“Integration” is a loaded term, particularly when it comes to a place like Germany—what Xhafer calls a “wannabe-cultivated, phony country”—and immigrants from outside so-called Western society. These past few years have been a period of mass migration and displacement, and certainly here in Europe, we’re constantly confronting these questions of “otherness” and “belonging.” When you look at Germany, or at Europe as a whole, how do you think future generations will judge us during this time?
To be honest, since we have somebody like Trump, I have no clue how to answer this question. Since so many things are becoming normal, and things that I would have never believed 10 years ago would be possible. I have no clue in what direction all this is going.
I can say, at least, Germany, because of the history, it has a very sensitive way of dealing with racism and nationalism. For example, in 2011, I was in Switzerland. There is a very racist party, and they were using very racist ads, and I was so happy that Germany would never do that. But all this changed [in] 2015, basically. In 2015, 2016, there was this New Year’s Eve in Cologne [where hundreds of women reported being harassed or sexually assaulted, with many of the attackers alleged to have been of North African or Middle Eastern origin]. It was a huge thing. And after that, I felt like a huge paranoia was going on in the country. And this was the year when I wrote the script. This was a very important thing for me, this paranoia. In 2015, most of the [German] people thought it was necessary to [welcome] refugees. This changed in 2016.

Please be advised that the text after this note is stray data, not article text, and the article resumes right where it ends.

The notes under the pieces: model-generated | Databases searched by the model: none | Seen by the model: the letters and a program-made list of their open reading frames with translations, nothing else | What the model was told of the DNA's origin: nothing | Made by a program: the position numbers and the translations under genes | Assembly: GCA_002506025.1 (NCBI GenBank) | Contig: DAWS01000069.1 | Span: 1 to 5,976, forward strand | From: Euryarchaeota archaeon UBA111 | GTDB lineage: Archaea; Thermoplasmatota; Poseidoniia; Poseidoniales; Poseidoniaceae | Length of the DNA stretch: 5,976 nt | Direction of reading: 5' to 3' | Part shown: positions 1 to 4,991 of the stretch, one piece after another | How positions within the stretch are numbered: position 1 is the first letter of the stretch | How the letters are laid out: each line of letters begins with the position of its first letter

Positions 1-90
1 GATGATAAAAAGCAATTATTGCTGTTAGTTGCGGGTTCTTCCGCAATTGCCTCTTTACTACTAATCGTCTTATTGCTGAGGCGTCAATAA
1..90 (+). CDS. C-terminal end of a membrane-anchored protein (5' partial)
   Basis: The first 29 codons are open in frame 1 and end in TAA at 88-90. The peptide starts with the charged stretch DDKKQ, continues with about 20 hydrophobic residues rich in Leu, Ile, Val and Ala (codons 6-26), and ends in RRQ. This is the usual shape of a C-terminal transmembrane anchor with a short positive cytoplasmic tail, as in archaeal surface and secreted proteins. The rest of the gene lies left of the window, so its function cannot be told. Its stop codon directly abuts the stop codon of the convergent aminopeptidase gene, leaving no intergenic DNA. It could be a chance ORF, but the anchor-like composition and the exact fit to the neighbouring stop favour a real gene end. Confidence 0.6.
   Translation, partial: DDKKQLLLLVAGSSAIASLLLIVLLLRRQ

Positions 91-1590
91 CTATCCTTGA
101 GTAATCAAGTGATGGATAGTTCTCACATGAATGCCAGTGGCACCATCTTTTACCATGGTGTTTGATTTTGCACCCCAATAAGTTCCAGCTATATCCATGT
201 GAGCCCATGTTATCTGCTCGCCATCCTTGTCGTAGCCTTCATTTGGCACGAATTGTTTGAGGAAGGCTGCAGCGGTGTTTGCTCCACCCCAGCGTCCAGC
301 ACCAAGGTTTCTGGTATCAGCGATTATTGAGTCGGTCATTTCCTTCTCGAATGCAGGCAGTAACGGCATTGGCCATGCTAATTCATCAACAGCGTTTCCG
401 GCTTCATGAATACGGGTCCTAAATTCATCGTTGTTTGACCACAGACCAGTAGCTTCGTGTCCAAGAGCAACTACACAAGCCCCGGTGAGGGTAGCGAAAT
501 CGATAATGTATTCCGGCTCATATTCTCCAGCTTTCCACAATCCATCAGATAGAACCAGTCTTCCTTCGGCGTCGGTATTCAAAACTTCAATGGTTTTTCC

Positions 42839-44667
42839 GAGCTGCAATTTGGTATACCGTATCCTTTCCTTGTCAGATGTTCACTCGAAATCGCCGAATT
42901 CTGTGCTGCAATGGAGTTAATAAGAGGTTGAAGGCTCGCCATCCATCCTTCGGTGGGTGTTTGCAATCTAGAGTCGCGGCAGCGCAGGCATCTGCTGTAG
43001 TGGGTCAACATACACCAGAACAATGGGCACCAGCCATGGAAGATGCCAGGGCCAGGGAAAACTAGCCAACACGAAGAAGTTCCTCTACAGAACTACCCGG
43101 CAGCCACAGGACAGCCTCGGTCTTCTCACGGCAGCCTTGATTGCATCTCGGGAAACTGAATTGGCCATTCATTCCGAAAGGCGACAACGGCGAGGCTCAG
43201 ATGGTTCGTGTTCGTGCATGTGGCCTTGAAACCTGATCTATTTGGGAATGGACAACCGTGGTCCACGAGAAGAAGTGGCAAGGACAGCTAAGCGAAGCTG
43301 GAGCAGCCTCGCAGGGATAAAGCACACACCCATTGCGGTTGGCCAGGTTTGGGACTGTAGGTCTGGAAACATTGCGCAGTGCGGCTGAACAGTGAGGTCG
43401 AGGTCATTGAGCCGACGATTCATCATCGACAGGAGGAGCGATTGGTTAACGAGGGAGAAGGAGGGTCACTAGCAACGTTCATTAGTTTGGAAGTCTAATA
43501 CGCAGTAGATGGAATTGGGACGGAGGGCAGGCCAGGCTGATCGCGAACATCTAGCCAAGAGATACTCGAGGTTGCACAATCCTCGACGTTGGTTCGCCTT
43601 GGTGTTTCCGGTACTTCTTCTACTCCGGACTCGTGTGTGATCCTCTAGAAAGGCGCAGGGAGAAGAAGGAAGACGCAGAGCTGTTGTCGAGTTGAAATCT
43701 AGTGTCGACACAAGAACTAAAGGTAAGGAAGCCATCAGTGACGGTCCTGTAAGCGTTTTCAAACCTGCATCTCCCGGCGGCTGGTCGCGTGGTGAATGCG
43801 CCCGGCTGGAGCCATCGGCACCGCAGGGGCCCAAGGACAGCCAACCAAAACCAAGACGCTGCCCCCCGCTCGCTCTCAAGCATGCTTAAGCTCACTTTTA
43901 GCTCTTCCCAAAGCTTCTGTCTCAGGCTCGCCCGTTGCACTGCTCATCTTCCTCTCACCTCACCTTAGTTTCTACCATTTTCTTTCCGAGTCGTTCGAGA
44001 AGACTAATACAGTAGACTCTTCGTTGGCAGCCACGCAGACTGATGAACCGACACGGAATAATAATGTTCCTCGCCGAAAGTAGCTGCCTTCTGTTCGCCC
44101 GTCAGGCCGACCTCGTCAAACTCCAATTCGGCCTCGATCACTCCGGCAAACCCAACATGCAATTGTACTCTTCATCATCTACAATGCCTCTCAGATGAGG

I had another experience. I was in Vienna, and I took a car to get to Cologne. I had to wait on the border for one hour. Since I’m from Kosovo, I have a very different relationship to borders, and I consider not having a border to be one of the biggest achievements you can have. I was waiting there to get checked, and I was thinking how weird it is, because it felt so normal. And how easily things can turn into their opposite, and feel as normal as they did before.